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36 Arguments for the Existence of God: A Work of Fictionby Rebecca Newberger Goldstein
Synopses & Reviews
Equally adept at fiction (a winner of the National Jewish Book Award) and philosophy (a recipient of the MacArthur Foundation genius prize), Rebecca Newberger Goldstein now gives us a novel that transforms the great debate between faith and reason into an exhilarating romance of both heart and mind.
At the center: Cass Seltzer, a professor of psychology whose book, The Varieties of Religious Illusion, has become a surprise best seller. He's been dubbed the atheist with a soul, and his sudden celebrity has upended his life. He wins over the stunning Lucinda Mandelbaum — the goddess of game theory — and loses himself in a spiritually expansive infatuation. A former girlfriend appears: an anthropologist who invites him to join in her quest for immortality through biochemistry. But he is haunted by reminders of the two people who ignited his passion to understand religion: his teacher Jonas Elijah Klapper, a renowned literary scholar with a suspicious obsession with messianism, and an angelic six-year-old mathematical genius, heir to the leadership of an exotic Hasidic sect. The rush of events in a single dramatic week plays out Cass's conviction that the religious impulse spills out into life at large.
In 36 Arguments for the Existence of God, Rebecca Newberger Goldstein explores the rapture and torments of religious experience in all its variety. Hilarious, heartbreaking, and intellectually captivating, it is a luminous and intoxicating novel.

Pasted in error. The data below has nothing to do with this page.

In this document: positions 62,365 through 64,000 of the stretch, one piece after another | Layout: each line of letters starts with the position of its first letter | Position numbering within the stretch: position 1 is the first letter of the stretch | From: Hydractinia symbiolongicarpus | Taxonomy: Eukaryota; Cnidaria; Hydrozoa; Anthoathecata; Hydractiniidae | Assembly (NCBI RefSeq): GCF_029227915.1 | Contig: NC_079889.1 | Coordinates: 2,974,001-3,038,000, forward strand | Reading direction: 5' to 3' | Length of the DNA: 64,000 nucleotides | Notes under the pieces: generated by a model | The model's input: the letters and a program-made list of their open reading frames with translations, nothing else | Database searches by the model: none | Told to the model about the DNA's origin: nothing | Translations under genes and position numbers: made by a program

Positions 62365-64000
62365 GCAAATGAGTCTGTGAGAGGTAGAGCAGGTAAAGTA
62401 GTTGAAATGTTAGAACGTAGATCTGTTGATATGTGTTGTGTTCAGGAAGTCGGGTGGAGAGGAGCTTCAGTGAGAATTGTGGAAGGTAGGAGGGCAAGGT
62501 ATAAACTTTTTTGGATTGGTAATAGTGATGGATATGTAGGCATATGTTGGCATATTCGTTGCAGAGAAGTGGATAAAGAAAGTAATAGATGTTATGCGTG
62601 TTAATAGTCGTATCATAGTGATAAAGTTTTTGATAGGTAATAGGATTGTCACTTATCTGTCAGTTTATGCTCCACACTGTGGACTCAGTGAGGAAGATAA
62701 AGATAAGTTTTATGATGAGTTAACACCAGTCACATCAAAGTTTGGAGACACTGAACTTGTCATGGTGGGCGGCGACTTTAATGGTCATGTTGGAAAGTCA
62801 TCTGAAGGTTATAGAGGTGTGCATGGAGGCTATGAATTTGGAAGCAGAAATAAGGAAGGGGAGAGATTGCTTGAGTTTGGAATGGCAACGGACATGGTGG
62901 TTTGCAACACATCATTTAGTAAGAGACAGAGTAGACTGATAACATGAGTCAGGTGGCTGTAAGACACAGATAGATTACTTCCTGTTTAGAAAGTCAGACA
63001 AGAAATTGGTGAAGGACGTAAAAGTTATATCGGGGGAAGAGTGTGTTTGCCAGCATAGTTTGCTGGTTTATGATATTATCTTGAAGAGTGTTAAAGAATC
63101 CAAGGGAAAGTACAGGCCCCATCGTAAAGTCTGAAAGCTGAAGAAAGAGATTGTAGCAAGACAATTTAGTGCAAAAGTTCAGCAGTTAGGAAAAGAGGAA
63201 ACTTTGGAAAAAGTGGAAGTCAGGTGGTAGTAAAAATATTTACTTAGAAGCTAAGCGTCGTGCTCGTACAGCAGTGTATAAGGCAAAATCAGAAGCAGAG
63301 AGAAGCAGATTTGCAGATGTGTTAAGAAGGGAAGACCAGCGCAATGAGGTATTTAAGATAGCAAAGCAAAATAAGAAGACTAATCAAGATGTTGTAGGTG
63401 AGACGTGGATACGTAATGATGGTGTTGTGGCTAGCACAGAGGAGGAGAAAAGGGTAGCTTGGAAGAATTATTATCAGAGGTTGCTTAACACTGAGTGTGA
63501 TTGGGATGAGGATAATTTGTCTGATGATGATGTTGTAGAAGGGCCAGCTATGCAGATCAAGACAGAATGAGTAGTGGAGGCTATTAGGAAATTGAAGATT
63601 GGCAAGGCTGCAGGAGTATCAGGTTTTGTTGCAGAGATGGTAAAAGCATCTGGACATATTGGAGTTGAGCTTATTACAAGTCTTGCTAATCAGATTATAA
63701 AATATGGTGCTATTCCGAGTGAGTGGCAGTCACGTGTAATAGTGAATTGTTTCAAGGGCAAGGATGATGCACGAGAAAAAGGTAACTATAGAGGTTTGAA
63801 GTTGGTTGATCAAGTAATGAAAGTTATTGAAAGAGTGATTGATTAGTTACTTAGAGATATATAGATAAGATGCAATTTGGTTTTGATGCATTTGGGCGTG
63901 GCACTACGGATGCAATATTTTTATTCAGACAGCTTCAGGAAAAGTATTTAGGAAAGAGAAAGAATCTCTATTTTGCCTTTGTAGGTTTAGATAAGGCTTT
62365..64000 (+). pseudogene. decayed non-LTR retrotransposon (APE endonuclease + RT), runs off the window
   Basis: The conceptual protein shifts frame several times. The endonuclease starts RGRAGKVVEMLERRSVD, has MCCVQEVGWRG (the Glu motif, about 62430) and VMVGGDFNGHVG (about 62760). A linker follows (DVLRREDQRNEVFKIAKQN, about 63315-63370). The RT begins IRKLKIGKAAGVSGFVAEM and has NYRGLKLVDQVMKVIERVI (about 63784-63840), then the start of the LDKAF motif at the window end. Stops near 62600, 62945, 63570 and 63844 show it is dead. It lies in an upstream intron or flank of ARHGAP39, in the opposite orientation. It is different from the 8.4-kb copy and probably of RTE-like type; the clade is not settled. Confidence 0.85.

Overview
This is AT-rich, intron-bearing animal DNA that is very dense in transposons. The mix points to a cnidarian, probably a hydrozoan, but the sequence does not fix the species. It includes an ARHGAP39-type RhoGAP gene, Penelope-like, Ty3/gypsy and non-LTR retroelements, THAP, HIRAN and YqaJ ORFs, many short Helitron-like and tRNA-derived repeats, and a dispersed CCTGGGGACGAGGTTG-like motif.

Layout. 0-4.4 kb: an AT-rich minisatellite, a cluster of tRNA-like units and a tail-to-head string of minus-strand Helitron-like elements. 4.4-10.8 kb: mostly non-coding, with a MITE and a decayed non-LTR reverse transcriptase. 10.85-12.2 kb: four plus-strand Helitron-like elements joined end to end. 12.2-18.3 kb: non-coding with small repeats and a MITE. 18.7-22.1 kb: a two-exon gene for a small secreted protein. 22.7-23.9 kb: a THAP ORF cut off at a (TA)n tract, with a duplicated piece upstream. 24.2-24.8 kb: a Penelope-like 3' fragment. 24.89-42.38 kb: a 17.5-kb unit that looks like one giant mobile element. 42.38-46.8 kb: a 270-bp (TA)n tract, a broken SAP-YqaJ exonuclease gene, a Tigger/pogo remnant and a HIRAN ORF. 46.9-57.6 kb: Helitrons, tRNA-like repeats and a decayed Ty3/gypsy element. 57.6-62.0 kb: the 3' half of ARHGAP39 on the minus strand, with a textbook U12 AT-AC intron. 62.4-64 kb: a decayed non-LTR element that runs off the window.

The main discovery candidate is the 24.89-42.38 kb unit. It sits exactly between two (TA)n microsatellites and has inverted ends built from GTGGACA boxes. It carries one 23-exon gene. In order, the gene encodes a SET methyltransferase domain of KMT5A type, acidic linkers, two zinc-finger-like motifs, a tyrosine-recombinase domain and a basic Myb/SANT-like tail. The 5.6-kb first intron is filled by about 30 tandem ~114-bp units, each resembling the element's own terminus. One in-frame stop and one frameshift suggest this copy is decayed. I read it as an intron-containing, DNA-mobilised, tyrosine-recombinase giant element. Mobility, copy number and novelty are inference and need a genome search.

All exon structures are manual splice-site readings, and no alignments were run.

"Goldstein is entrancing and unfailingly affectionate toward her brilliant yet bumbling seekers in this elegant yet uproarious novel..." Booklist (starred review)
"Madcap novel of ideas, careening between the hilarious and the ponderous....Always smart and intermittently very funny, but the shifts in tone, leaps in chronology and changes of focus can induce whiplash." Kirkus Reviews
"An award-winning novelist and MacArthur Fellow for her work in philosophy, Goldstein has the wherewithal to discuss a hot topic — where our religious impulses originate and how they shape us." Library Journal
"You do not have to perpetrate an act of faith to confront the question of why there is something rather than nothing. It is faith itself that consists of nothing. Rebecca Goldstein, on the other hand, is quite something." Christopher Hitchens, author of God is Not Great
"Rebecca Newberger Goldstein does it all. She has written a hilarious novel about people's existential agonies, a page-turner about the intellectual mysteries that obsess them. The characters in 36 Arguments For the Existence of God explore the great moral issues of our day in a novel that is deeply moving and a joy to read." Jonathan Safran Foer, Extremely Loud and Incredibly Close
"Comic and supremely witty, 36 Arguments for the Existence of God is both a satire of the academic world and a feast of philosophical and religious ideas." Alan Lightman, author of Einstein's Dreams